Your Super Bowl chicken wings have a surprising origin story

In 2008, a Pilgrim’s Pride contract chicken farmer holds a chicken at a farm just outside Pittsburg, Texas.


Some archaeologists believe that when future civilizations sort through the debris of our modern era, we won’t be defined by the skyscraper, the iPhone, or the automobile, but rather something humbler: the chicken bone.

The reason? We eat so many chickens. So, so many. In 2020 alone, people around the world consumed over 70 billion of them, up from 8 billion in 1965. Just this Sunday, Americans will likely eat a record-breaking 1.45 billion chicken wings as they watch the Eagles take on the Chiefs at Super Bowl LVII. And that makes it all the more astonishing that, according to chicken industry lore, the system that makes it possible for us to eat so much chicken in the first place originated with a minor clerical error.

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The story begins 100 years ago in 1923, with homemaker and farmer Cecile Steele of Ocean View, Delaware. Steele, like many other rural Americans in her time, kept a small flock of chickens that she raised for eggs and waited to slaughter them for meat once their productivity waned. But one day by accident the local chick hatchery delivered 500 birds, 10 times more than the 50 Steele had ordered.

Five hundred hens was a lot — bigger farms at the time had only 300. Returns weren’t really an option in these pre-Amazon days, so she kept them anyway, feeding and watering the chicks by hand in a barn the size of a studio apartment — 256 square feet — that was heated by a coal stove. Four and a half months later, over 100 of the original 500 chicks had died, but she still made a sizable profit off the 2-pound survivors — almost $11 per pound in today’s dollars, adjusted for inflation — and began to ramp up her operations.

Her husband, David “Wilmer” Steele, quit his job in the Coast Guard to help Cecile expand, and within three years, they were raising 10,000 chickens. Word of the Steele family’s success spread, and by 1928 there were hundreds of farmers in the area raising chickens primarily for their meat (before Steele, most farmers raised chickens just for their eggs).

Ike Long, a farmer, Cecile Steele’s children, and Cecile Steele.


By today’s standards, a 10,000-chicken farm is tiny — a single industrial-style chicken barn will now house upward of 40,000 birds at a time, and farmers usually own several barns apiece. But in Steele’s day, her operation was massive. And the hatchery accident occurred at a fortuitous time — it was the Roaring ’20s, a decade of immense economic growth in the US, which meant Americans had more money in their pockets to eat more meat. Simultaneous advancements in agricultural refrigeration and transportation, along with the rise of chain grocery stores and the expansion of agriculture financing, made that meat more plentiful.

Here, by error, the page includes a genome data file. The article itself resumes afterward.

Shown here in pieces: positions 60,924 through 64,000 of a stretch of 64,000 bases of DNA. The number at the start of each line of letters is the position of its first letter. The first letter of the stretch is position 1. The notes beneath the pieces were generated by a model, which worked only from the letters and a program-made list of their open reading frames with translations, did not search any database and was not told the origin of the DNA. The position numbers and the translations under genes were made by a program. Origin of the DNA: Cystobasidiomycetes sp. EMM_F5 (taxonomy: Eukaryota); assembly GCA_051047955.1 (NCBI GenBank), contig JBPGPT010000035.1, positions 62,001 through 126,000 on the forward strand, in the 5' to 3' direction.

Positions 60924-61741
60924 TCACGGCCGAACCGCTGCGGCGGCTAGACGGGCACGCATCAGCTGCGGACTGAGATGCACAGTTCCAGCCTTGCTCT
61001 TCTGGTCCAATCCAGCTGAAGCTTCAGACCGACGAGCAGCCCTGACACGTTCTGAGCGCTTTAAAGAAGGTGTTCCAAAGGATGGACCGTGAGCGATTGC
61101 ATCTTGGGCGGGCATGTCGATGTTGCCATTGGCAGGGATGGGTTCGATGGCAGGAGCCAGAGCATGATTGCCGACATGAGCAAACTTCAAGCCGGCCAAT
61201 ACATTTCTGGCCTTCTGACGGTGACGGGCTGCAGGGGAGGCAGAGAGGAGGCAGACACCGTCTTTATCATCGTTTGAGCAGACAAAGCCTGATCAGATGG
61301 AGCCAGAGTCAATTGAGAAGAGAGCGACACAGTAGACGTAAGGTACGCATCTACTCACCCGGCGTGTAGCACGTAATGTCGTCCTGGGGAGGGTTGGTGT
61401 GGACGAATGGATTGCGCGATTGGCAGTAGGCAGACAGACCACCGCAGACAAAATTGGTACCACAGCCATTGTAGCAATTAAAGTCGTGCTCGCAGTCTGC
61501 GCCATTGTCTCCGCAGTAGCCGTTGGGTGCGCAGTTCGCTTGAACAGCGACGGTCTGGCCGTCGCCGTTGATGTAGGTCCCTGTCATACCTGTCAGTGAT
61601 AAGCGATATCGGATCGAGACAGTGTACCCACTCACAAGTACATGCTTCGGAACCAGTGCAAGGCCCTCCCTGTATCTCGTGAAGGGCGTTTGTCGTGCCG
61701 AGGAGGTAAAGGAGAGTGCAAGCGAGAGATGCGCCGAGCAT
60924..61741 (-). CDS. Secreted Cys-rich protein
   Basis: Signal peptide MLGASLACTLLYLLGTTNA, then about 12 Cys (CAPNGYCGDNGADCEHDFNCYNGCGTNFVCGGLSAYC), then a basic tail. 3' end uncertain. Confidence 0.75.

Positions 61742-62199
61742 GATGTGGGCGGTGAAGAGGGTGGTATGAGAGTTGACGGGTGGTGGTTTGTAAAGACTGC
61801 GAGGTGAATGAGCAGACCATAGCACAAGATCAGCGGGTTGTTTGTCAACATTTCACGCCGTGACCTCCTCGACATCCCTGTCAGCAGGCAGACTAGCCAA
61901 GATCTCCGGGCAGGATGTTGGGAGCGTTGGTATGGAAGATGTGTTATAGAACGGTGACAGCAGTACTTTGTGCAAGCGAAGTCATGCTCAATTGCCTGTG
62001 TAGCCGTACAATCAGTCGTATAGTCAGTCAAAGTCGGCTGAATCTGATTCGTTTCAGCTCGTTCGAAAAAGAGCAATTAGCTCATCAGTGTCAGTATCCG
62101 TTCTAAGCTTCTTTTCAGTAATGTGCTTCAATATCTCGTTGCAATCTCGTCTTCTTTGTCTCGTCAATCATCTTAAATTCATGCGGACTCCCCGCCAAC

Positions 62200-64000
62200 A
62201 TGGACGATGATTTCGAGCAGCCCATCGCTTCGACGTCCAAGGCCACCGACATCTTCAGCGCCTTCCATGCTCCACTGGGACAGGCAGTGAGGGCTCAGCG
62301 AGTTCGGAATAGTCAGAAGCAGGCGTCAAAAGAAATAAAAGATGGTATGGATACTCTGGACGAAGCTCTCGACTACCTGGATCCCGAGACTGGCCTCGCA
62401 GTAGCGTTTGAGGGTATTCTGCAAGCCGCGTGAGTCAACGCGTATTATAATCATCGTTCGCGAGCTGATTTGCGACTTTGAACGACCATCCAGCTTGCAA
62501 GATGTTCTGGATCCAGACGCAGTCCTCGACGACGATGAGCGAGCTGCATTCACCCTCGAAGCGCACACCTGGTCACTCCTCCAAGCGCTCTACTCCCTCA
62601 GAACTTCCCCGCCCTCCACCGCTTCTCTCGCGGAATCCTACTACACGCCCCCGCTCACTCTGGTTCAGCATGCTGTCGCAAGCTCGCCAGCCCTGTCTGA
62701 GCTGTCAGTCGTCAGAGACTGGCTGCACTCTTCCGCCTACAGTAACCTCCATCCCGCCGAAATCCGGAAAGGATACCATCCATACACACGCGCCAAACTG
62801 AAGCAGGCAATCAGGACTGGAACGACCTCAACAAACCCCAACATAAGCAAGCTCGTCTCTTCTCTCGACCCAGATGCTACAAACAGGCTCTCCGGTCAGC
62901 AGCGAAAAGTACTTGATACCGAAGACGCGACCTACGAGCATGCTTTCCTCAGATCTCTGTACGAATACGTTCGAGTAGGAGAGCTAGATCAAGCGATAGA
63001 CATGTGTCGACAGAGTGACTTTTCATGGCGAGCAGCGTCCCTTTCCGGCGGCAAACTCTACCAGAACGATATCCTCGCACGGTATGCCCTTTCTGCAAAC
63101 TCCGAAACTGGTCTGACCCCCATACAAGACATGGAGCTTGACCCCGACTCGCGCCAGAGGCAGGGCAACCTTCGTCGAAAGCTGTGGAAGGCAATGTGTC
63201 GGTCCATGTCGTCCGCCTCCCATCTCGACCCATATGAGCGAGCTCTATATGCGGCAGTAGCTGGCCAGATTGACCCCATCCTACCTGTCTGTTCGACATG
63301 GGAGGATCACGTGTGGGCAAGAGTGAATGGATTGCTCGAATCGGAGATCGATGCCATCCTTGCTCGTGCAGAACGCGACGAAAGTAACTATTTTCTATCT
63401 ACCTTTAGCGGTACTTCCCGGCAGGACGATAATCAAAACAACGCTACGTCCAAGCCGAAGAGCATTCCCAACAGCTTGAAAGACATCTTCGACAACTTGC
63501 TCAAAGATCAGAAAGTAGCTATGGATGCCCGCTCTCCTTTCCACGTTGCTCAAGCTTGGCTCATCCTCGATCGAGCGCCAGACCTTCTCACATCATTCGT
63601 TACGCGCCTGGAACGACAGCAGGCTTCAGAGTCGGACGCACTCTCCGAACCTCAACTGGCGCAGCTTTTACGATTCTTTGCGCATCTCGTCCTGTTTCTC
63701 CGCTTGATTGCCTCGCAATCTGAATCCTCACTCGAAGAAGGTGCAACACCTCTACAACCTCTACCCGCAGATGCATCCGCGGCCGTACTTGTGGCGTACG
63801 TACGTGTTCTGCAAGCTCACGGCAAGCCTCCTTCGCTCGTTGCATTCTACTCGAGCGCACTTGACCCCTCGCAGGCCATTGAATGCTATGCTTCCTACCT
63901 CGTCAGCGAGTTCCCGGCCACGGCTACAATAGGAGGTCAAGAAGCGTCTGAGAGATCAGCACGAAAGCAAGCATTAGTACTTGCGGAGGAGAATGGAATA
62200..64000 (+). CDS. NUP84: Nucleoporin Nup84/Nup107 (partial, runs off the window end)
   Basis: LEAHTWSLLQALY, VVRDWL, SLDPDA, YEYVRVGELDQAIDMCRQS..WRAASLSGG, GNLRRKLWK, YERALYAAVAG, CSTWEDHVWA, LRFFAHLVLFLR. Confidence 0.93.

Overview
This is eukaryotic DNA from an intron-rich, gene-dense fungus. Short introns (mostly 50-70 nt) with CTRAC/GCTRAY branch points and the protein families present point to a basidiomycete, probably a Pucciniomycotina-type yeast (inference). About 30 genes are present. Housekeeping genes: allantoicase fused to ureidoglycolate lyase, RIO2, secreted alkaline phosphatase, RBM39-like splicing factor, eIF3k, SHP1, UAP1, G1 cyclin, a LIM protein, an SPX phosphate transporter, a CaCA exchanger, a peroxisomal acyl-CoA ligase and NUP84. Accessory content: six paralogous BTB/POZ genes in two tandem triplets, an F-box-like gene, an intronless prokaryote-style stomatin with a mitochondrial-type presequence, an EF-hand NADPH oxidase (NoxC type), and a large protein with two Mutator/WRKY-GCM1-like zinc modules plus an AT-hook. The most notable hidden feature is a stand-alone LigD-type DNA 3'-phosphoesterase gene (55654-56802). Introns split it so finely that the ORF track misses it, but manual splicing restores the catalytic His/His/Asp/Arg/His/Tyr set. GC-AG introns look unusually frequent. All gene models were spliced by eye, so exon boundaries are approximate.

Around this time there were also seemingly small advances around nutrition that had huge implications for mass agriculture. One was the discovery of vitamin D in 1922, according to Emelyn Rude, author of Tastes Like Chicken: A History of America’s Favorite Bird. Chickens would often die of rickets when kept indoors during cold winter months (rickets is caused by a lack of vitamin D, stemming from lack of sunlight). That helped cap the number of chickens that could be raised at any given time, especially in cooler climates. But once farmers began fortifying chicken feed with vitamin D, they could suddenly raise them in larger numbers indoors and year-round.

Not only was Steele’s timing lucky, but so was her location. The Delmarva Peninsula, where Steele’s farm was located, was also the perfect place for large-scale chicken farming to take off. There was cheap, abundant land a relatively short distance from the hungry consumers of Washington, Baltimore, Philadelphia, and New York City.

A freight train filled with chickens in Delaware.


Steele’s accident set off the chicken revolution as we know it. In the first half of the 20th century, chicken accounted for well under 20 percent of meat consumption in the US. Today, it’s about 44 percent. Over time, chicken benefited from perceptions that it was healthier than red meat, and became cheaper to produce, thus cheaper for consumers. Today grocery stores charge $4 to $10 a pound for beef and pork, while chicken can cost as little as $1.80 a pound. Bacon and steak may take center stage for meat lovers, but when it comes to what’s for dinner, the answer is more often poultry.

Steele didn’t live to see where her experiments ultimately led. With earnings from their burgeoning poultry empire, Steele and her husband — who had become a state senator in 1937 — bought a $10,000 yacht named The Lure. One October day in 1940 they took it out fishing with three guests, and while near Ocean City, Maryland, the carburetor backfired, causing the boat to explode. The others survived, but tragically, Cecile and Wilmer Steele did not.

Through a mix of coincidence and ambition, Steele set off a race to put chicken at the center of the American plate, changing the face of agriculture forever. In the process, we bent the chicken to our will, pushing the species to its biological limits, polluting waterways and our lungs along the way, all to supply a growing population with cheap protein.

The chicken of tomorrow — and today